Bobby Hill

David Townley went from flying planes to piloting a pool and spa retail/service company. Not your typical entry path to the industry, but this is no ordinary company.

Townley Pool & Spa of Little Rock, Ark., was founded by Tracye Townley in 1986. As David tells it, his parents had a pool built, then the company left. When the question of pool care arose, his mother researched “maintenance” and realized there was a market niche that could be filled. So she started a pool supply store and ran it exclusively for 10 years. Her husband, Larry, eventually left his architectural firm and they ran Townley together for 15 years.

David remembers helping out by running water samples and carrying out packages as a kid. “It was fun getting to know the customers and their pools,” he says. After high school he went to the U.S. Naval Academy, was a Navy pilot for 10 years, and flew professionally for three more. At that point, his folks asked, “Are you ready to take over the business?”

It was an easy “yes” for David, who wanted to work for a company where he had a say in how things were run. He came in as a manager and learned the ropes from Tracye. Larry had left the company presidency, but remained as an adviser. “We call him the ‘Polaris whisperer’ because he fixes cleaners,” David says of his dad. “He likes to tinker and can fix anything. We joke that when he fully retires, we’ll bring him cleaners to fix [as a hobby].”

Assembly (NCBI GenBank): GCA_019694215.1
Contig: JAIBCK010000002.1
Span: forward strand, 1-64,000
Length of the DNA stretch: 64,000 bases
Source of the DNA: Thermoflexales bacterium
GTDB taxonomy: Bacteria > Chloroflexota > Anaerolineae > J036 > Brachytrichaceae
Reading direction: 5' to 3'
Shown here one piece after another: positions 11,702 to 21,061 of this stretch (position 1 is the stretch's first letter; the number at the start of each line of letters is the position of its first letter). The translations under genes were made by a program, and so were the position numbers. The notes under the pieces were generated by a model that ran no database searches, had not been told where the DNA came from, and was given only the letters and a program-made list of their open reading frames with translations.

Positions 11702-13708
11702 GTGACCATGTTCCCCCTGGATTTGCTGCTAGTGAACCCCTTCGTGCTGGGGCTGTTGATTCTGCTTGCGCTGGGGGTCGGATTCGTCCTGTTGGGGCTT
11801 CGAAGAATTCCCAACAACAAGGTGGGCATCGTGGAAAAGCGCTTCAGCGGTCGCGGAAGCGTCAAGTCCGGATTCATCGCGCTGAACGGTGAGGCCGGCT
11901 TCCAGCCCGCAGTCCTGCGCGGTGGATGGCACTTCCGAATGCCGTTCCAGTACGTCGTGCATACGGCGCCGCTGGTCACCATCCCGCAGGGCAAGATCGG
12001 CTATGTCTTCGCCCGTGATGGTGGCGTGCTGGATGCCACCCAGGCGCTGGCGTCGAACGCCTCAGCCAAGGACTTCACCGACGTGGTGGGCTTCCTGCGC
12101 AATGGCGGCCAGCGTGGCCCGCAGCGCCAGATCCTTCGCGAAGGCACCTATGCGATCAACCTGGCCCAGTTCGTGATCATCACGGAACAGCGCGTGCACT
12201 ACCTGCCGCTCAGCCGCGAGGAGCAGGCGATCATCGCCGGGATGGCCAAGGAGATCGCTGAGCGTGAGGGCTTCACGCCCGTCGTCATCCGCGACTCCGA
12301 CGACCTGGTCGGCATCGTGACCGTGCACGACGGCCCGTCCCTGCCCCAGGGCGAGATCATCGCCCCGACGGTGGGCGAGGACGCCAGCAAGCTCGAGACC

David Townley, 37, has been company president for three years now. The plan was for him to acquire more and more ownership over a four-year transition period while learning about various aspects of the business.

Of the transition, David says there are always some bumps, but it’s gone well overall. “We’re much more automated now,” he says. “My mom doesn’t necessarily like computerized over paper, but she understands that’s the future, and we need it. She trusts me to implement a computerized system smoothly.”

Another, smaller change has occurred on the service side. Pool technicians are leaving helpful notes and stickers on equipment for the owners, David reports. “I want to make sure our customers see us as a resource. We’re not just here to sell a product and move on. We truly care about our customers.”

Townley also cares about his eight-person staff. Calling it a tightknit group, he says, “We really are a family here — and we know each other’s families, all the spouses and kids. There’s no employee turnover.” The average tenure at the company is 14 years, and one person has been there 23 years.

“I want employees to have a ‘career’ here as I grow the business [in the future],” Townley adds. “Usually a company will say the most important person is the customer, but I follow the Southwest Airlines motto.” That motto, in the words of Larry Kelly, Southwest’s CEO, is this: “Everything begins and ends with our people. If we keep our employees happy and engaged, they will keep our customers happy, who will reward us with their loyalty.”